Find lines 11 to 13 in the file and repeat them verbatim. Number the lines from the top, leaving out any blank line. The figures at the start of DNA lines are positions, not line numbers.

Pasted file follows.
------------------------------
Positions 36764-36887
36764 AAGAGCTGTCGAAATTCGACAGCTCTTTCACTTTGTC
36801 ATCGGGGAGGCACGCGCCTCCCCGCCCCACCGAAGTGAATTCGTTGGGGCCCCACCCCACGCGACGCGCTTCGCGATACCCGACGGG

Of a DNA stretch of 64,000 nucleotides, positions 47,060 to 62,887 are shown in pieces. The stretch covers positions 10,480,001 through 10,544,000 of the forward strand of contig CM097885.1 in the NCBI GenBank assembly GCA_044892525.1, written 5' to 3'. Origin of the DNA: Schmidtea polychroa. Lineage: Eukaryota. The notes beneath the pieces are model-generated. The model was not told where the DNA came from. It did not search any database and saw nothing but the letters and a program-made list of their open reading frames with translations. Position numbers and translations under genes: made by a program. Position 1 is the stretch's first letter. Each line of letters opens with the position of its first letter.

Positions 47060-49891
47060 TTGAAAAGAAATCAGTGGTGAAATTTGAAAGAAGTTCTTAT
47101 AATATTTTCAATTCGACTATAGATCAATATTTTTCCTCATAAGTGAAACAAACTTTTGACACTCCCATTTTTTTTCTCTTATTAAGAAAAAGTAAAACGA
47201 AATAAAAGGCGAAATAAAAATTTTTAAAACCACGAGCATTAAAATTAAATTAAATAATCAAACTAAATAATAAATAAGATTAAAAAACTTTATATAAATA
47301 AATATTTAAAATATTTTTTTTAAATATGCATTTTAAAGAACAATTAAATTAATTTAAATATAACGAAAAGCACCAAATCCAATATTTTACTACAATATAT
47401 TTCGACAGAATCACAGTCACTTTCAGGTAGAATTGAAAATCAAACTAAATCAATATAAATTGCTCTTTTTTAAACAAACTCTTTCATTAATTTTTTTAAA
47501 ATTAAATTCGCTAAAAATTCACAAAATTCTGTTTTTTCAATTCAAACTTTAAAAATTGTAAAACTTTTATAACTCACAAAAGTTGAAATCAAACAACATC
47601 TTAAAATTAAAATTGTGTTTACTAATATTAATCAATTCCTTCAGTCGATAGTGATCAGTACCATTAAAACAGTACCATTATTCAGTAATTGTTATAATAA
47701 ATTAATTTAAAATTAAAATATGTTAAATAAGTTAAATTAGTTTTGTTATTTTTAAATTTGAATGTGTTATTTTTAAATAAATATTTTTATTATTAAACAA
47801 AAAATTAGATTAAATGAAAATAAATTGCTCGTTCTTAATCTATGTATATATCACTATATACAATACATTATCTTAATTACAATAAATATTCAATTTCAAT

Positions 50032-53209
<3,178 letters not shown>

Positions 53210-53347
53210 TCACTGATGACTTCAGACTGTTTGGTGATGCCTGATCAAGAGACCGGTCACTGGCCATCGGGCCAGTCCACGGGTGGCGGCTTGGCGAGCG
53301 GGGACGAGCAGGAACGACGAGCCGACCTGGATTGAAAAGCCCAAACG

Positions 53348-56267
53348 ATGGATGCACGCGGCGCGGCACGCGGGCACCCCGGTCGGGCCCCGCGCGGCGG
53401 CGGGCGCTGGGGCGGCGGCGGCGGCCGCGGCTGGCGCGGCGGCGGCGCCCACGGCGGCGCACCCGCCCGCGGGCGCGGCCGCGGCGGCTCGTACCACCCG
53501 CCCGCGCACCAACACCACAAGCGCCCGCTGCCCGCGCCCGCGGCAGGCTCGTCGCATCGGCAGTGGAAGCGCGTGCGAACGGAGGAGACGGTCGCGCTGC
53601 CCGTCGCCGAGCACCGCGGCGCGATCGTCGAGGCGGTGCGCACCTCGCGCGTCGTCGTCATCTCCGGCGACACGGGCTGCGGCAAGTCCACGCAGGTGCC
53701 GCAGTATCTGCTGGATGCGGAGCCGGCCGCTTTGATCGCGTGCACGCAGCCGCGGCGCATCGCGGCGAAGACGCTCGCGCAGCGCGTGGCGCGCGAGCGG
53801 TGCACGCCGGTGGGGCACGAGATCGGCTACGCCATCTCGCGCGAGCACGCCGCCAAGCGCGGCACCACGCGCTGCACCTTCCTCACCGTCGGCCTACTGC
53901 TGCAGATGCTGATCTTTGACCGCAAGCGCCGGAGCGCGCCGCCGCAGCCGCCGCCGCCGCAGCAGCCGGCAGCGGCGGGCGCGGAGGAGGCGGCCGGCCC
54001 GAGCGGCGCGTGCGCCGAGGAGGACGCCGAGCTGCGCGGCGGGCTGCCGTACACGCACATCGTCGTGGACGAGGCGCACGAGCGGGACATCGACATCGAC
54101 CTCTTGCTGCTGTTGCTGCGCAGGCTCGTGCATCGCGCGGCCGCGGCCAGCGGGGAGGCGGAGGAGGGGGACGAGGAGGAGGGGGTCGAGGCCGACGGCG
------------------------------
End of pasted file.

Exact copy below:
47501 ATTAAATTCGCTAAAAATTCACAAAATTCTGTTTTTTCAATTCAAACTTTAAAAATTGTAAAACTTTTATAACTCACAAAAGTTGAAATCAAACAACATC
47601 TTAAAATTAAAATTGTGTTTACTAATATTAATCAATTCCTTCAGTCGATAGTGATCAGTACCATTAAAACAGTACCATTATTCAGTAATTGTTATAATAA
47701 ATTAATTTAAAATTAAAATATGTTAAATAAGTTAAATTAGTTTTGTTATTTTTAAATTTGAATGTGTTATTTTTAAATAAATATTTTTATTATTAAACAA